Friday, January 24, 2020

Life as a Prickly Pear Cactus

    If you were a cactus, and wanted to live in many places, you'd be an Opuntia. Home is almost everywhere in the Western Hemisphere, but prickly pear have been introduced by humans into every area of the world. They quickly became invasive pests in many places, taking over millions of acres of land in Australia alone. Now they are truly world citizens, comfortably living and reproducing easily everywhere they can get a root-hold.

   As a child wandering the sandy Wisconsin River valley, I found prickly pear once in a while. They seemed mysterious and almost magical; the idea of cactus living in Wisconsin seemed impossible to me at the time. They even bloomed. But it was hard to imagine them living under the cold snow in our long winters. Many years later I learned they have grown in those sandy areas for a very long time and had prior experience high in the Andes and at the far end of Argentina; they are very cold hardy and were right at home.

  Visiting the Sonoran desert this winter, it was quickly apparent that opuntia are even more at home here, and there are a great many species. They suddenly became more interesting. You probably think of 'prickly pear' as the cactus with flat green pads that seem pegged together, one stacked on the other. That's what all the pictures show, and they are iconic images for desert scenes, along with the saguaros. But that commonly seen cactus is only one of almost countless prickly pear family members.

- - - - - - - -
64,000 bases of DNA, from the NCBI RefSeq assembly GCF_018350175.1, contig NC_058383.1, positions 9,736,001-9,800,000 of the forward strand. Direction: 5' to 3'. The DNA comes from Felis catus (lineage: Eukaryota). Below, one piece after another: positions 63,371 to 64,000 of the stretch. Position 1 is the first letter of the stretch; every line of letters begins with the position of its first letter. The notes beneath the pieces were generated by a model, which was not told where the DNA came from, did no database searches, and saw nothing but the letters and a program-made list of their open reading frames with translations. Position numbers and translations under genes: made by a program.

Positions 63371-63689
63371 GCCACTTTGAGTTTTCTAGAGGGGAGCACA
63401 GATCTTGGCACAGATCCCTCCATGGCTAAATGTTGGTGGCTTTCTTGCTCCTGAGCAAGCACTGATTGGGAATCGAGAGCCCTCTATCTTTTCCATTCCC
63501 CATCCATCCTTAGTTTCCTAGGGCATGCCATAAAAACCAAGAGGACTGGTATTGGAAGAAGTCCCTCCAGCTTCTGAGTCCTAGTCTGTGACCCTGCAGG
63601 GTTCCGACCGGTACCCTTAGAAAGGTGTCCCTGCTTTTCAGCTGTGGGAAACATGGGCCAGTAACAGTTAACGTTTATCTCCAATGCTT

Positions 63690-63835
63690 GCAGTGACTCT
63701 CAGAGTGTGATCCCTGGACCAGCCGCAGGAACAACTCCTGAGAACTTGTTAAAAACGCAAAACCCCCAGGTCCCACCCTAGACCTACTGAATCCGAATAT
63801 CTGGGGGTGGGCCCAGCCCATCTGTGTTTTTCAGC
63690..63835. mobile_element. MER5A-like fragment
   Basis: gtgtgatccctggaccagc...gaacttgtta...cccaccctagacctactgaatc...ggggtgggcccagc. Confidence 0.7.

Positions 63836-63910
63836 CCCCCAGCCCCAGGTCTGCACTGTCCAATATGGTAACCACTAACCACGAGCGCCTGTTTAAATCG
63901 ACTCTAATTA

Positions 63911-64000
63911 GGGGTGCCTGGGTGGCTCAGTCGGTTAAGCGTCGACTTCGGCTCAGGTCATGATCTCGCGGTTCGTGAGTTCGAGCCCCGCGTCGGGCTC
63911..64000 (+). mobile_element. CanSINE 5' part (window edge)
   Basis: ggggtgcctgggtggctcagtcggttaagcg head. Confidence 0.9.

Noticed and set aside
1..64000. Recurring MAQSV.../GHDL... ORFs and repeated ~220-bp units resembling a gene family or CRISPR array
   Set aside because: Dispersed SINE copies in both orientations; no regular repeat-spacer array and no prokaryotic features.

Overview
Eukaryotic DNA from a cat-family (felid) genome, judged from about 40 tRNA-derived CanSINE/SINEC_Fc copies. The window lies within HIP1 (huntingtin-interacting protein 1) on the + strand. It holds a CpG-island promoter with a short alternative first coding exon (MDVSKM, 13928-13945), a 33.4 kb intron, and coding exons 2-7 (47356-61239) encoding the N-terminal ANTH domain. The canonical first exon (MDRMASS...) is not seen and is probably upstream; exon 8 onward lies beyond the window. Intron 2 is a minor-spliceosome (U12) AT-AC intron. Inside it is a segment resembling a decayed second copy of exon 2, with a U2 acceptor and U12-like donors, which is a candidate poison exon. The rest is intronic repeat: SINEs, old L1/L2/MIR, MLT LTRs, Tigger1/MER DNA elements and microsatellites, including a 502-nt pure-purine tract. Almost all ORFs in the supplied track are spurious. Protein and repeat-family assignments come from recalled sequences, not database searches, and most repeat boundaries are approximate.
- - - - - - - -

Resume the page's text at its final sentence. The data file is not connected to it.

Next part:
In Sonoran desert towns, cactus are garden plants. Walking about in city neighborhoods is a great way to see many different cactus. Some are very old, their large nopales (pads) towering overhead. Many are cultivated for different uses. They interbreed easily so identifying them can be difficult.